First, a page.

In addition to a PMP layer, a polyamide layer, and an adhesive layer therebetween, the films may include one or more optional layers, provided that the adhesive polymer layer is positioned between the PMP layer and the polyamide layer. Illustrative of such additional optional layers are polymeric layers formed of homopolymers and copolymers formed from α, β-unsaturated monomers, such as, for example, polyolefin homopolymers such as polyethylene and polypropylene, polyvinyl alcohol, ethylene/propylene copolymer, ethylene/vinyl alcohol copolymer and blends thereof. Additional layers also include adhesive tie layers to tie various layers together.
Each layer of the multilayer film structure can contain additives which are conventionally used in such films. Examples of such additives are pigments, dyes, slip additives, fillers, nucleating agents, plasticizers, lubricants, and stabilizers and inhibitors of oxidative, thermal and ultraviolet light.
The multilayer films of this invention may be produced by conventional methods useful in producing multilayer films, including coextrusion and extrusion lamination techniques. In the most preferred method, the film is formed by coextrusion. For example, the polyamide, polymethylpentene, and adhesive polymer layers, as well as any optional layers, are fed into infeed hoppers of the extruders of like number, each extruder handling the material for one of the layers. Preferably if more than one layer of the film is comprised of the same material, then that material is extruded into its respective layers from a single extruder. For example, if both exterior layers are comprised of polymethylpentene, then the polymethylpentene is extruded into the two exterior layers from a single extruder, with the extrudate being split into the respective individual layers after it passes through both the single extruder and a feedblock co-extrusion adaptor, and then emerges from the co-extrusion die. Most preferably, three extruders are used, one being for the polyamide layer, one for the adhesive polymer layer(s), and one for the polymethylpentene layer(s).
The melted and plasticated streams from the individual extruders are fed into a single manifold co-extrusion die. While in the die, the layers are juxtaposed and combined, then emerge from the die as a single multiple layer film of polymeric material. After exiting the die, the film is cast onto a first controlled temperature casting roll, passes around the first roll, and thence onto a second controlled temperature roll, which is normally cooler than the first roll. The controlled temperature rolls largely control the rate of cooling of the film after it exits the die. In a preferred 5-layer embodiment of this invention where the two exterior layers are polymethylpentene, the center layer is polyamide, and the sandwiched layers are polyethylene modified with maleic anhydride, typical operating temperatures for the first and second controlled temperatures rolls are approximately 100° F. (38° C.) and 90° F. (32° C.).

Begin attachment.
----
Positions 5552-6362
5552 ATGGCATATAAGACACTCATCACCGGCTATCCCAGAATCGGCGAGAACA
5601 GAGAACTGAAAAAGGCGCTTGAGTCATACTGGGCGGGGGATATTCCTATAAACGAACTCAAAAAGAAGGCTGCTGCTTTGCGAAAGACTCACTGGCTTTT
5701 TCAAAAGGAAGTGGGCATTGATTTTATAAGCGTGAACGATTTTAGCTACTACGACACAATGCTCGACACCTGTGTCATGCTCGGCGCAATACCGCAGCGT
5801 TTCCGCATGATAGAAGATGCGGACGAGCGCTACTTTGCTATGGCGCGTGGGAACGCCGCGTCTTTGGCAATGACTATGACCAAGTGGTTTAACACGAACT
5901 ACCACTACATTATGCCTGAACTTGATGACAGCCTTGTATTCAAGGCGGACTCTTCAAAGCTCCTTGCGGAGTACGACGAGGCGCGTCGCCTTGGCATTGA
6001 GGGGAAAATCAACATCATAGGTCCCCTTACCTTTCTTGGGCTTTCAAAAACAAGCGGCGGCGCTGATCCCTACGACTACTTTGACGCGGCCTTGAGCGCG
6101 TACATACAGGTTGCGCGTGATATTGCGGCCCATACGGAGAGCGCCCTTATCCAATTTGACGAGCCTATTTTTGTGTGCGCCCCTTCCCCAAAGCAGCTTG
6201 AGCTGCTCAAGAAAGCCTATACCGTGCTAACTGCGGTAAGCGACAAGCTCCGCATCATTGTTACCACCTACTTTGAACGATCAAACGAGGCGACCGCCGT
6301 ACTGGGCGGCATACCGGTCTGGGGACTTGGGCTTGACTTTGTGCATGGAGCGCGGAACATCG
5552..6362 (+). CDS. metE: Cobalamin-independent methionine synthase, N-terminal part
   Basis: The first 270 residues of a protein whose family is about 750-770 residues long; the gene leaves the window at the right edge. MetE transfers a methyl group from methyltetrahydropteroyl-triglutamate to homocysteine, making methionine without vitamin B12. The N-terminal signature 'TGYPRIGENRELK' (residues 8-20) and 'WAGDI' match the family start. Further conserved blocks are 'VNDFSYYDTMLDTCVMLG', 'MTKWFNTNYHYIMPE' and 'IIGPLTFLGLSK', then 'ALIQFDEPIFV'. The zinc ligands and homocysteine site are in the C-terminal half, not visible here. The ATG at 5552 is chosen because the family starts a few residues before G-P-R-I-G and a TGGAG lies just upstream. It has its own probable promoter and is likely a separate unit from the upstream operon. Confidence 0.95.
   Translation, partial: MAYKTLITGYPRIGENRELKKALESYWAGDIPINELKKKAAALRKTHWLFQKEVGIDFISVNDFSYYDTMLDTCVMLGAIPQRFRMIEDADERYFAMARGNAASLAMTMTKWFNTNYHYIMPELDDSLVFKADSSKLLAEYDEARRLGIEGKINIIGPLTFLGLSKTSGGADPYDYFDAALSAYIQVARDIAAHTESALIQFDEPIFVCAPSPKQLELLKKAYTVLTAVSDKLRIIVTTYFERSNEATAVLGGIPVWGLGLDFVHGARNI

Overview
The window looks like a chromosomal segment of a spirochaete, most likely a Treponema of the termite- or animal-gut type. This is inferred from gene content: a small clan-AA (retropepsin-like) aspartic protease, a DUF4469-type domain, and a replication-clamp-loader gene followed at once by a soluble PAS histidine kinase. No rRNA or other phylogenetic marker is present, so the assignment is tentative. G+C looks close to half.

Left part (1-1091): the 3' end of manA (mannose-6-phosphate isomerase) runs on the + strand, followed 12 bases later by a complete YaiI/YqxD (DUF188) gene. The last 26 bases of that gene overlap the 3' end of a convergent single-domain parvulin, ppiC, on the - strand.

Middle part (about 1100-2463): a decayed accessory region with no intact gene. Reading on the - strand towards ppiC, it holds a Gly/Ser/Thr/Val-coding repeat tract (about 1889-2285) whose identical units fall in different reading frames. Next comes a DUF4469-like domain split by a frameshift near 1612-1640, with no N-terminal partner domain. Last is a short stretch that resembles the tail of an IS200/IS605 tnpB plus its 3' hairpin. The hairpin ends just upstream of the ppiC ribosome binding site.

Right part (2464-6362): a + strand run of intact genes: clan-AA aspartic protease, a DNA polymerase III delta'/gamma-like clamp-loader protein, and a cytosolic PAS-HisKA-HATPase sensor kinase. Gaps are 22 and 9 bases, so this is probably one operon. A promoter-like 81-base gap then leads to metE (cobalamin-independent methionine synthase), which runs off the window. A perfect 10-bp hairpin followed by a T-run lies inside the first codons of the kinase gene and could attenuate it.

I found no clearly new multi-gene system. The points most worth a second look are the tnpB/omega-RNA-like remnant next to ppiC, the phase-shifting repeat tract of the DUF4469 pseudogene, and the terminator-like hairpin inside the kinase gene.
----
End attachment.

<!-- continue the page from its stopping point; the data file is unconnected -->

In another method, the film forming apparatus may be one which is referred to in the art as a "blown film" apparatus and includes a multi-manifold circular die head for bubble blown film through which the plasticized film composition is forced and formed into a film "bubble". The "bubble" is ultimately collapsed and formed into a film.
Processes of coextrusion to form film and sheet laminates are generally known in the art.
One advantage of coextruded films is the formation of a multilayer film in a one process step by combining molten layers of each of the film layers of polymethylpentene, polymeric adhesive, and polyamide, as well as optionally more film layers, into a unitary film structure. In order to produce a multilayer film by a coextrusion process, it is necessary that the constituents used to form each of the individual films be compatible with the film extrusion process. The term "compatible" in this respect means that the film-forming compositions used to form the films have melt properties which are sufficiently similar so as to allow coextrusion. Melt properties of interest include, for example, melting points, melt flow indices, apparent viscosity, as well as melt stability. It is important that such compatibility be present to assure the production of a multilayer film having good adhesion and relatively uniform thickness across the width of the film being produced. As is known in the art, film-forming compositions which are not sufficiently compatible to be useful in a coextrusion process frequently produce films having poor interfacial lamination, poor physical properties as well as poor appearance.